2010 Census and redistricting

The North Carolina State Data Center has lots of numbers. Of interest to the legislative community is their population projections.  Most recently updated June 20, 2007, the Population Growth 2000-2010 dataset gives some ideas about the next round of redistricting scheduled for the 2011 session.  Based on the analysis below, Wake and Mecklenburg Counties are each likely to gain two House seats, and Wake a Senate seat. Remember of course, all 2010 numbers are just projections.

Growth in an urbanizing pattern

The 2010 estimates show a total estimated population growth for the decade of 17.4%. Since the number of House and Senate seats is fixed at 120 and 50 respectively, counties that grow faster than the state average gain representation, while those with less lose representation.  Just 24 of the 100 counties are projected to grow at a rate higher than the State average. Counties growing at a higher average are mostly around the Triangle, Charlotte area, and the coast.

The 24 counties that are estimated to grow at a higher rate than the State average are:

Brunswick (51%), Cabarrus (35%), Camden (52%), Chatham (27%), Clay (25%), Currituck (45%), Dare (22%), Davie (27%), Franklin (27%), Gates (19%), Harnett (23%), Henderson (21%), Hoke (43%), Iredell (32%), Johnston (40%), Lee (20%), Lincoln (21%), Macon (19%), Mecklenburg (33%), New Hanover (25%), Pasquotank (24%), Pender (34%), Union (65%), and Wake (43%).


Net increase in House seats

The five counties with the biggest projected net increase in House seats are: Wake 2.07, Mecklenburg 1.38, Union 0.74, Johnston 0.34, and Brunswick 0.31.  Senate gains would be in the same proportion. Remember of course, all 2010 numbers are just projections.

The Stephenson cases 

The North Carolina Supreme Court in its 2002 Stephenson I  opinion and 2003 Stephenson II opinion said that all districts must be within plus or minus 5% of population equality, and absent Voting Rights Act consideration, any county entitled to a whole number of seats (within the 5% tolerance) will have all those districts as subsets within that county. This is often referred to as  a “single-county cluster”, and simplifies the beginning part of redistricting.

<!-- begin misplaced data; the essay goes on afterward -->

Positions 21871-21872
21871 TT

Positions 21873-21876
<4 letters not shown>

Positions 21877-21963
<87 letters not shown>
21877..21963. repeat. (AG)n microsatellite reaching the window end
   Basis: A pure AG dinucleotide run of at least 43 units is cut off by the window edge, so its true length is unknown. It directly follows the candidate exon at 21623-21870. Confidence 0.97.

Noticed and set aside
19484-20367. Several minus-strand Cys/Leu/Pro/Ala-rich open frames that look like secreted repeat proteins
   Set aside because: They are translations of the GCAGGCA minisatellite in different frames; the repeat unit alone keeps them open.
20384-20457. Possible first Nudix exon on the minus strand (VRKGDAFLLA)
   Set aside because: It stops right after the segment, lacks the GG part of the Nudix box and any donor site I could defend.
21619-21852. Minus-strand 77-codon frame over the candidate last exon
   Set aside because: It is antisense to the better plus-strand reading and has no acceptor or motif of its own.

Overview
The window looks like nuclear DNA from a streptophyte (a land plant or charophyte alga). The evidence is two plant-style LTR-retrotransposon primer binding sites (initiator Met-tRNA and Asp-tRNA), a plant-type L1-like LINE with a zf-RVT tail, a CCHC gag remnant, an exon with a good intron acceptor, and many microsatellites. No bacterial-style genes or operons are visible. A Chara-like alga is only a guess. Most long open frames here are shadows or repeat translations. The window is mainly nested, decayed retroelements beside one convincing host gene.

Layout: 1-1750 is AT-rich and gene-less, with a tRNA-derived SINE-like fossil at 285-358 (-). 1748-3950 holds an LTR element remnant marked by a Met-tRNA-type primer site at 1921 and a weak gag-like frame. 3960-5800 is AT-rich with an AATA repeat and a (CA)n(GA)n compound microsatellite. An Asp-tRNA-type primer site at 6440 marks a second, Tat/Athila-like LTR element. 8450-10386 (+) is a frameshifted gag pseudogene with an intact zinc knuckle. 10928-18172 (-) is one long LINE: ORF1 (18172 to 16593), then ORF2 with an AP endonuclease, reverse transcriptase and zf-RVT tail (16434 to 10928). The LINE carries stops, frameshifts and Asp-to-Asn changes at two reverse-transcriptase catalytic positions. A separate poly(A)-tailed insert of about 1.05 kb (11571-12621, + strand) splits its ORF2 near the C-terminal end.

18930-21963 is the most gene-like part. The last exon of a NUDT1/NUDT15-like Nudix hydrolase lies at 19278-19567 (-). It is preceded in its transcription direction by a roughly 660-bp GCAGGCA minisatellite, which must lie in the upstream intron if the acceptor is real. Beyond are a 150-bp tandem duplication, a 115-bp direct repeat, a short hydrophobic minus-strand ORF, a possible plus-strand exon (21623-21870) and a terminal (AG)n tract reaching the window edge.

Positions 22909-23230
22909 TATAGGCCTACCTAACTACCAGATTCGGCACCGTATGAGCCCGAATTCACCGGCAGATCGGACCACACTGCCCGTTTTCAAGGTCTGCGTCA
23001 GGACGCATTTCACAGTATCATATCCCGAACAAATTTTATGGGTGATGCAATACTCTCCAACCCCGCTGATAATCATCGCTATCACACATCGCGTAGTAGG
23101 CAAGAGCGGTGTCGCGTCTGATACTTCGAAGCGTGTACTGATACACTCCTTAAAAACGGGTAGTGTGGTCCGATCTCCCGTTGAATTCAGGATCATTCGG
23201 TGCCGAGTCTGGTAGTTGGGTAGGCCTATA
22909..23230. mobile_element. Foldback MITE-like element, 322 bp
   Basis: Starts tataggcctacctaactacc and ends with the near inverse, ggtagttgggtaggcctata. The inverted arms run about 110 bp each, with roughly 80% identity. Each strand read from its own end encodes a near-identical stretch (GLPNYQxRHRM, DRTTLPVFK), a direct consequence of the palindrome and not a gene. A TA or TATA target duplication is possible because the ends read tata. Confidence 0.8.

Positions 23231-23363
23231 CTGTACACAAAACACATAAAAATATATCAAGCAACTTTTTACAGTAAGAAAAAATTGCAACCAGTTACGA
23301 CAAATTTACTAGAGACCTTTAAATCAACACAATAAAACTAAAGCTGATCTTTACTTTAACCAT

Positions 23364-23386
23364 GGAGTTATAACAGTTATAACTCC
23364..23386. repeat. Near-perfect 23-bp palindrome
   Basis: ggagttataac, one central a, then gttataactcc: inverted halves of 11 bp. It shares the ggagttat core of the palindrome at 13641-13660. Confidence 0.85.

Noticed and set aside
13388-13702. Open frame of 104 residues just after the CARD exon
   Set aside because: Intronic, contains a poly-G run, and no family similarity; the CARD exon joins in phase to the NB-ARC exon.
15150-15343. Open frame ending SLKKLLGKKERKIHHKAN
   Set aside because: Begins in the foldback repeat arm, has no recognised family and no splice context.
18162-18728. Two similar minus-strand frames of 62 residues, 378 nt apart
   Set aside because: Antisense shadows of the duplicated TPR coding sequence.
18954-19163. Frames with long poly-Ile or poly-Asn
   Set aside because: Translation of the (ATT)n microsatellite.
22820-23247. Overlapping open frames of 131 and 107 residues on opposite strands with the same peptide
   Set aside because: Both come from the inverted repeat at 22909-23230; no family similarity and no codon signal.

Single county clusters in 2000 and 2010

In 2000 there were three single-county clusters in the Senate: Wake 4, Forsyth 2, and New Hanover 1.   In 2000 there were ten single-county clusters in the House: Alamance 2, Buncombe 3, Cabarrus 2, Guilford 6, Lincoln 1, Mecklenburg 10, Randolph 2, Rowan 2, Wake 9, Wilkes 1.  Pitt would have been a 2 seat single-county cluster except for division on account of the Voting Rights Act.  

For 2010, projections show two single-county Senate clusters, Mecklenburg and Wake each with 5 seats. In the House projected single-county clusters are: Buncombe 3, Caldwell 1, Catawba 2, Davidson 2, Guilford 6, Iredell 2, Lincoln 1, Mecklenburg 12, and Wake 11. Pitt would still be a 2-seat single county cluster were it not for the Voting Rights Act. Wilson would be a 1-seat single county cluster  Remember of course, all 2010 numbers are just projections.


A look at clusters of counties around the Triangle, Triad, and Charlotte area show the following changes in House seats for a region. (Senate changes would be proportional)

Triad: Alamance, Davidson, Forsyth, Guilford, Randolph, and Rockingham.  Drops from 18.31 to 17.40 seats. (-0.91)

Triangle: Chatham, Durham, Franklin, Orange, Johnston, and Wake. Increases from 17.67 to 20.12 seats. (+2.45)

Charlotte area: Cabarrus, Gaston, Iredell, Lincoln, Mecklenburg, and Union. Increases from 19.79 to 22.21 seats. (+2.42)


I’ve taken the State Data Center data, added columns for changes in House and Senate seats and uploaded it as my own document and also as an html table to show all the numbers used above.

Population Trends Map

I’ve ppsted an image of a population trend map- below, a 536k .pdf file of the map is here. Population changes are shown in two colors, the counties that have grown faster than the State average (shown in orange) and counties that are projected to have a decline in population (shown in green – the lighter color on a black and white printer)


(thanks to Raleigh Myers and Dan Frey for assistance with the map, Kelly Stallings on the html table)


One Response to 2010 Census and redistricting

  1. Michael Houser says:

    So if these projections hold true Johnston County would gain an additional seat in the state House and possibly a seat in the state Senate. Thanks I really like your blog!


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